Between 1980 and 1990, there were only eight solo exhibitions of Black women artists in mainstream galleries. It is against this backdrop of inequality that the British Black Arts Movement emerged. Founded in 1982, the group opened up space for conversations about race and colonial legacies in the art world. Amongst them were key female pioneers, such as Lubaina Himid (b. 1954), Maud Sulter (b. 1960) and Sonia Boyce (b. 1962). Work by many of these women is on display at Somerset House, London, as part of the ground-breaking new exhibition BLACK VENUS. The show examines the historical representation and shifting legacy of Black women in visual culture. Debuted in 2022 at New York’s Fotografiska, this presentation reworks the curation with over 19 new works and six UK-based artists added to the line-up, including Boyce, Maxine Walker (b.1962) and Alberta Whittle (b.1980).
Curator Aindrea Emelife highlights the ways western societies have “othered” and fetishised Black women, whilst simultaneously challenging and reclaiming their narratives. To do so, BLACK VENUS pairs over 40 contemporary and primarily photographic artworks with a selection of archival imagery, dated between 1793 and 1930. These illustrations are a sample of historical caricatures of the Black body. They revolve around three perceived archetypes: the Hottentot Venus, the Sable Venus and the Jezebel. Through these three thematic pillars, visitors will witness the shifting image of the Black woman in visual culture. Outdated and cliched narratives are juxtaposed with complex and nuanced stories of women and non-binary artists working today. Their work offers a riotous affront to centuries-long objectification, showcasing all that Black womanhood can be, and has always been.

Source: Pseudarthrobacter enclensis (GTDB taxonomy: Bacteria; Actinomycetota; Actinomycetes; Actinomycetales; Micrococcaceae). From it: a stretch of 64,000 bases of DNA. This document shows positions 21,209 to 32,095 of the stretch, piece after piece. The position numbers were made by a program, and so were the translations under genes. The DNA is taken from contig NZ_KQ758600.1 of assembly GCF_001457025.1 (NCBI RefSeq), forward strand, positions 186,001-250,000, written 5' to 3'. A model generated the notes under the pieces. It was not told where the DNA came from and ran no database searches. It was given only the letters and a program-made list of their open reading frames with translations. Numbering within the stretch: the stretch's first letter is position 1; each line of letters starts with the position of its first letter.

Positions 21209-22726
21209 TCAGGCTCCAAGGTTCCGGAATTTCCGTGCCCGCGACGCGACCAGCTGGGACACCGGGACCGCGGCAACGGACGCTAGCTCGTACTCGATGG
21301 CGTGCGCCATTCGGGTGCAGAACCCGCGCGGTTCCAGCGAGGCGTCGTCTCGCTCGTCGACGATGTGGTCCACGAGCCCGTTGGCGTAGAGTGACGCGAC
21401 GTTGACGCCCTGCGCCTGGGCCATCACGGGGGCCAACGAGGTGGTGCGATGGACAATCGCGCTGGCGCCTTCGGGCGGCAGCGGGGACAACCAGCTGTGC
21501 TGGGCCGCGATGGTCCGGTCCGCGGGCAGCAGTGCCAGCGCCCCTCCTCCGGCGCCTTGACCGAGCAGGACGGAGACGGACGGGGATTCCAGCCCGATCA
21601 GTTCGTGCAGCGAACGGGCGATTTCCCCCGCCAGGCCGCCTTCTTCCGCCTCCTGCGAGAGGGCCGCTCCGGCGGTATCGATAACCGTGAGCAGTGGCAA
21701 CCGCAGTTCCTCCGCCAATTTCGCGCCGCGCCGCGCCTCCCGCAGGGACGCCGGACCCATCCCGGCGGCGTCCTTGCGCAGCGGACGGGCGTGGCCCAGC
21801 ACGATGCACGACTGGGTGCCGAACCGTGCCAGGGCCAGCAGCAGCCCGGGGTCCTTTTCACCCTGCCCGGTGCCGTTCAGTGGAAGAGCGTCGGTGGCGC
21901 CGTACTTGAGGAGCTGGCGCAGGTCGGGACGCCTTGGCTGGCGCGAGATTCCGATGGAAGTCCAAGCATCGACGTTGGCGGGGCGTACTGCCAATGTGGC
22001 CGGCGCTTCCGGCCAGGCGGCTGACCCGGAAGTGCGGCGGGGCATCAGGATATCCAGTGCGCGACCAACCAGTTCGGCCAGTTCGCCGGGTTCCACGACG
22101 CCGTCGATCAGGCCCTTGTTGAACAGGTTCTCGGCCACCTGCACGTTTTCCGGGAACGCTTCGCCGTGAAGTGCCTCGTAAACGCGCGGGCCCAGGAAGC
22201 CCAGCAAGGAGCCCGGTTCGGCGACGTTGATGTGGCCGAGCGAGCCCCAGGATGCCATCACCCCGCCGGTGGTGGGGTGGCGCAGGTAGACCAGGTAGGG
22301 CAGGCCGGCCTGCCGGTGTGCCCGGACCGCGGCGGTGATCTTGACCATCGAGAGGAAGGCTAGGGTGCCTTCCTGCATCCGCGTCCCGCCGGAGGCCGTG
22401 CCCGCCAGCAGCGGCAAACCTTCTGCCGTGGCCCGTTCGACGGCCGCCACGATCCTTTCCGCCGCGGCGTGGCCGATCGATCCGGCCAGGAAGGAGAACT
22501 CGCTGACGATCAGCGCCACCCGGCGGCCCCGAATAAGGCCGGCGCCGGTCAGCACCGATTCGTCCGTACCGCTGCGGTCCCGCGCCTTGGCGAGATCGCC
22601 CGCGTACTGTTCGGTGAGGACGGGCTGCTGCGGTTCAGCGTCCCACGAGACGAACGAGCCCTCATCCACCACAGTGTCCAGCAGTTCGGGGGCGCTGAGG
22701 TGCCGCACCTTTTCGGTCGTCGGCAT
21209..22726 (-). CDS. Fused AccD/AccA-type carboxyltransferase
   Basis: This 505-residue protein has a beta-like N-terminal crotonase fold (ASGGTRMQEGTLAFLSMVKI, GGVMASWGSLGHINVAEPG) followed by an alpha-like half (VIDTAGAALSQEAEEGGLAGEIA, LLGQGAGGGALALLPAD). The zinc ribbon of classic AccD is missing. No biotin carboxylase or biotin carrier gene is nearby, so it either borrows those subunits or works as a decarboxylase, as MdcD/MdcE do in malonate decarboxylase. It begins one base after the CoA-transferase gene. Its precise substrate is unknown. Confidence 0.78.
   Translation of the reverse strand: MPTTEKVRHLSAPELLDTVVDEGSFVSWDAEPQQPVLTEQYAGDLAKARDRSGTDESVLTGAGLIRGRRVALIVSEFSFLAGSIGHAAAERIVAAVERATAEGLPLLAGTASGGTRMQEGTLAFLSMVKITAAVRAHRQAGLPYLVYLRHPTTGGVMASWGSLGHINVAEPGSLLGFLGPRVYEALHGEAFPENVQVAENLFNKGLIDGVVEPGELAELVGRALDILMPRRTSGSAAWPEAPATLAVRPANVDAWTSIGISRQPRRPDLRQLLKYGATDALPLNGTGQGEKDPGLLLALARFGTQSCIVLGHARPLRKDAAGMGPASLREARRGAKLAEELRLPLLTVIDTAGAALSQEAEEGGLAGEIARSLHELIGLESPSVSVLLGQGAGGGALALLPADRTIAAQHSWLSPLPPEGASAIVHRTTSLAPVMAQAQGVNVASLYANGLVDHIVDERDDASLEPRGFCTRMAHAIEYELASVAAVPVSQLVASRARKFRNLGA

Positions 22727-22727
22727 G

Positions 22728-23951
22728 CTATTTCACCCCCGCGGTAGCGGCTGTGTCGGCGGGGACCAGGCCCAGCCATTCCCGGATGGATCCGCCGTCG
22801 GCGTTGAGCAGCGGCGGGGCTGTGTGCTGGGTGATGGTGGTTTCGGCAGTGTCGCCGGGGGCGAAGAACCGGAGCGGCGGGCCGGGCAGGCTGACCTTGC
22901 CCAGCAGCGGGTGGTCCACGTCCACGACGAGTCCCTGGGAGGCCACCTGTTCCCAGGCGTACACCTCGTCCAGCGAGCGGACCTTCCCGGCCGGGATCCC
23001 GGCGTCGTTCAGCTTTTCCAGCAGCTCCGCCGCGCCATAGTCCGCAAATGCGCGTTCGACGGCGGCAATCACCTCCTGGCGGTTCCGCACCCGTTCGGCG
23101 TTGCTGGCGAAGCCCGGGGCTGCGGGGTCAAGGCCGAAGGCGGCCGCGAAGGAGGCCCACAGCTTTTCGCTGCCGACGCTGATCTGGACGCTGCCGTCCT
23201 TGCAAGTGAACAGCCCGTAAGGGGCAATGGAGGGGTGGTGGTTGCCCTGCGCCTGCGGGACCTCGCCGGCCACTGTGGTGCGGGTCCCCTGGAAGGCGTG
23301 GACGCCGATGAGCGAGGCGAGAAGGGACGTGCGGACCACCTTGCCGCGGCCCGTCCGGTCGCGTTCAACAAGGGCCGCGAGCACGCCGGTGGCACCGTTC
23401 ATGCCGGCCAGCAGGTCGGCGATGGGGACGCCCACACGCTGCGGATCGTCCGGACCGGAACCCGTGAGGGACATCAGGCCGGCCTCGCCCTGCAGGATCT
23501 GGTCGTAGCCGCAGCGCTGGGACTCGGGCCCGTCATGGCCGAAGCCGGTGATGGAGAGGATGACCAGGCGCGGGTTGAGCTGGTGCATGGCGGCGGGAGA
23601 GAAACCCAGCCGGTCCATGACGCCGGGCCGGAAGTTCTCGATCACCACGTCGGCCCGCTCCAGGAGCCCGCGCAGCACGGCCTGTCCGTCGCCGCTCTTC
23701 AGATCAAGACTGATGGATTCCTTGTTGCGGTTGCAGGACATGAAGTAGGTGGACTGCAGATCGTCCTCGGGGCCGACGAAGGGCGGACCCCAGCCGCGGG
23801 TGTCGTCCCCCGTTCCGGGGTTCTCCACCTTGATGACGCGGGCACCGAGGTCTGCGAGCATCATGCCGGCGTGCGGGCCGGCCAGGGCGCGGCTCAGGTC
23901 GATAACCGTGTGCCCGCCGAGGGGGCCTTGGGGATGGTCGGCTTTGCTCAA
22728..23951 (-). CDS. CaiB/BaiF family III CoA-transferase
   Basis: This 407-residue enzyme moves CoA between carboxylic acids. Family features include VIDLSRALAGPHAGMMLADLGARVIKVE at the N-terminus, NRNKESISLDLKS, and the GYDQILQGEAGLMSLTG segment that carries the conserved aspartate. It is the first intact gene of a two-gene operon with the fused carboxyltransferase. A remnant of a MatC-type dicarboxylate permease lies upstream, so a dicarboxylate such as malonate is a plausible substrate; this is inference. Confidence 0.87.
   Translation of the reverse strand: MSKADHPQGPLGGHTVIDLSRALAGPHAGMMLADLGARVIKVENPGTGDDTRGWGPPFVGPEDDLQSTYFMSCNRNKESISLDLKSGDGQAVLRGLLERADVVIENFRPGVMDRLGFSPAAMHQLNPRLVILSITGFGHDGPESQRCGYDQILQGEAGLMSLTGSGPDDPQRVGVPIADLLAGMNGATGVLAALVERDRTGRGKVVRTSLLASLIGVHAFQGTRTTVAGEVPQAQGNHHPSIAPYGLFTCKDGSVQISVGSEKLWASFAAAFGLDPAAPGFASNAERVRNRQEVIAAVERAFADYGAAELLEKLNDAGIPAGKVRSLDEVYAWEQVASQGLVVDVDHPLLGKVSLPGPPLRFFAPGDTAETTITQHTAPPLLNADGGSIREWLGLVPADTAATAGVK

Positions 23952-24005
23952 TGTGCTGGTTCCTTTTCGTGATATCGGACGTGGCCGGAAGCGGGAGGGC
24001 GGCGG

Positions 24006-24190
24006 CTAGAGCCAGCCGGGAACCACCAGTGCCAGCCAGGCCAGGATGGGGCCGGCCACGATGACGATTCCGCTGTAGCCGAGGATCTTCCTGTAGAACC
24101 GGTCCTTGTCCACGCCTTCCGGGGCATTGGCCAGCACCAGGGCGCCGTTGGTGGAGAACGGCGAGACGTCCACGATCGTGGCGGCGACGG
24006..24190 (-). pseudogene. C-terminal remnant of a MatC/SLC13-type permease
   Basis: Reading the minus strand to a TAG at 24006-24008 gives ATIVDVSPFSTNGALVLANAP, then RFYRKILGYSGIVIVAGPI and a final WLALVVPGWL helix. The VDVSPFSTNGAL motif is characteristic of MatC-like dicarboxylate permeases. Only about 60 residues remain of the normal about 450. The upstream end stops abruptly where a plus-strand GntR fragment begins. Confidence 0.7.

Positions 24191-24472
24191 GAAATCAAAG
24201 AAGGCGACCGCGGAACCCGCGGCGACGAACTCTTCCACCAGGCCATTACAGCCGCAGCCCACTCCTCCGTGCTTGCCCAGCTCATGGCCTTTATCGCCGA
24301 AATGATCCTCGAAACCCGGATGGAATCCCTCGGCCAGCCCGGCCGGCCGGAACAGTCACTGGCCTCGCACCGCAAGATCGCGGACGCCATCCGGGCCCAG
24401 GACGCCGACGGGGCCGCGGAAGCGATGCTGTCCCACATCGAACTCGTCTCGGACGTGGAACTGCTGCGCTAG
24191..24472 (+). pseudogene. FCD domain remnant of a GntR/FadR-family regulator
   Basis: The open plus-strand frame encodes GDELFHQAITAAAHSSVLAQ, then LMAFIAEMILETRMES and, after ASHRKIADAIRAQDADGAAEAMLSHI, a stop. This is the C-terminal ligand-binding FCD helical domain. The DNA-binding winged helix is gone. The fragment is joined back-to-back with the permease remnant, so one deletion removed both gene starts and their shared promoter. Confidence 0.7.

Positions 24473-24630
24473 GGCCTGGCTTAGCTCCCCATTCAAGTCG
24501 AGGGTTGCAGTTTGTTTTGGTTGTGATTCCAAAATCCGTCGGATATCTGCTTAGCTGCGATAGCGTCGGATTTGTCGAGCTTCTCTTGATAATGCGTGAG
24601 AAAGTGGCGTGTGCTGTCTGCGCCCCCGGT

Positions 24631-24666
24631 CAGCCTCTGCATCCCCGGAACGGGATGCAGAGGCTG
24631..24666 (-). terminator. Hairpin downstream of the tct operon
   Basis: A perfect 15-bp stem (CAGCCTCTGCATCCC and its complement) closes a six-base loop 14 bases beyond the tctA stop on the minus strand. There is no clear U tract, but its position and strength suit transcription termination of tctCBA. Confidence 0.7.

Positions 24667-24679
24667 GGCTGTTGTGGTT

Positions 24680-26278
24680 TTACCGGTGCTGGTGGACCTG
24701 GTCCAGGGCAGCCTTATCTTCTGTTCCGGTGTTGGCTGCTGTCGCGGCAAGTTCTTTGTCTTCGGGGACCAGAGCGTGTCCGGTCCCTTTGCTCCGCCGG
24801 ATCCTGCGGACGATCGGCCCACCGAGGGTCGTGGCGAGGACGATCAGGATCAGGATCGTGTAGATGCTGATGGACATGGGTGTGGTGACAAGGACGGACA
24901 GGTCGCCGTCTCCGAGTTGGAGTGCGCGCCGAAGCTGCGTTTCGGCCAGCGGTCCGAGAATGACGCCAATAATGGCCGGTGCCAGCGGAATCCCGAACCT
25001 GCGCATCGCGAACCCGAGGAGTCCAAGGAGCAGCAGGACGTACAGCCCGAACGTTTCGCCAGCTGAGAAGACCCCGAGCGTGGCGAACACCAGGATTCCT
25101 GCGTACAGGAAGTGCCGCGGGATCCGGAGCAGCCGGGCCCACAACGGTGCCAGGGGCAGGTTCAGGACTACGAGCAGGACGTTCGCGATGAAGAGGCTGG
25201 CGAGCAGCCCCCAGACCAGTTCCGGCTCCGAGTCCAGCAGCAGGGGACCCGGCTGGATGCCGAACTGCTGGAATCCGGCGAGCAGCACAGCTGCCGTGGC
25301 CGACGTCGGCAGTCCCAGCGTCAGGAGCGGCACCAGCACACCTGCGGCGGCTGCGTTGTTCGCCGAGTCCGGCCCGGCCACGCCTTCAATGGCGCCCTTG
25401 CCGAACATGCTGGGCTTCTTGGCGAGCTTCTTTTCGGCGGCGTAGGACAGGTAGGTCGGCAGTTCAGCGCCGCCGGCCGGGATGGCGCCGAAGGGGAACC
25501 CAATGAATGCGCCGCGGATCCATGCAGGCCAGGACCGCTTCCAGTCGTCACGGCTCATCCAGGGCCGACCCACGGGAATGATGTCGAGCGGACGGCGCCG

At the centre of the show is is the “Hottentot Venus”, a recurrent archetype appearing throughout visual culture and the epithet given to Sarah Baartman (1789-1815). Baartman was the alias imposed on a South African women, whose birth name is believed to be Ssehura. She was enslaved by Dutch colonists who then toured her as a “freak show” exhibit. The derogatory term “hottentot” refers to her heritage as part of the Khoikhoi people from South Africa, and the legacy of her treatment persisted into the 20th century. Her remains – preserved by naturalist Georges Cuvier and displayed at Paris’ Museum of Man – were only repatriated and laid to rest in Hankey, South Africa, in 2002. In this way, BLACK VENUS supplies a reminder of colonial-era exploitation and the commodification of Black bodies.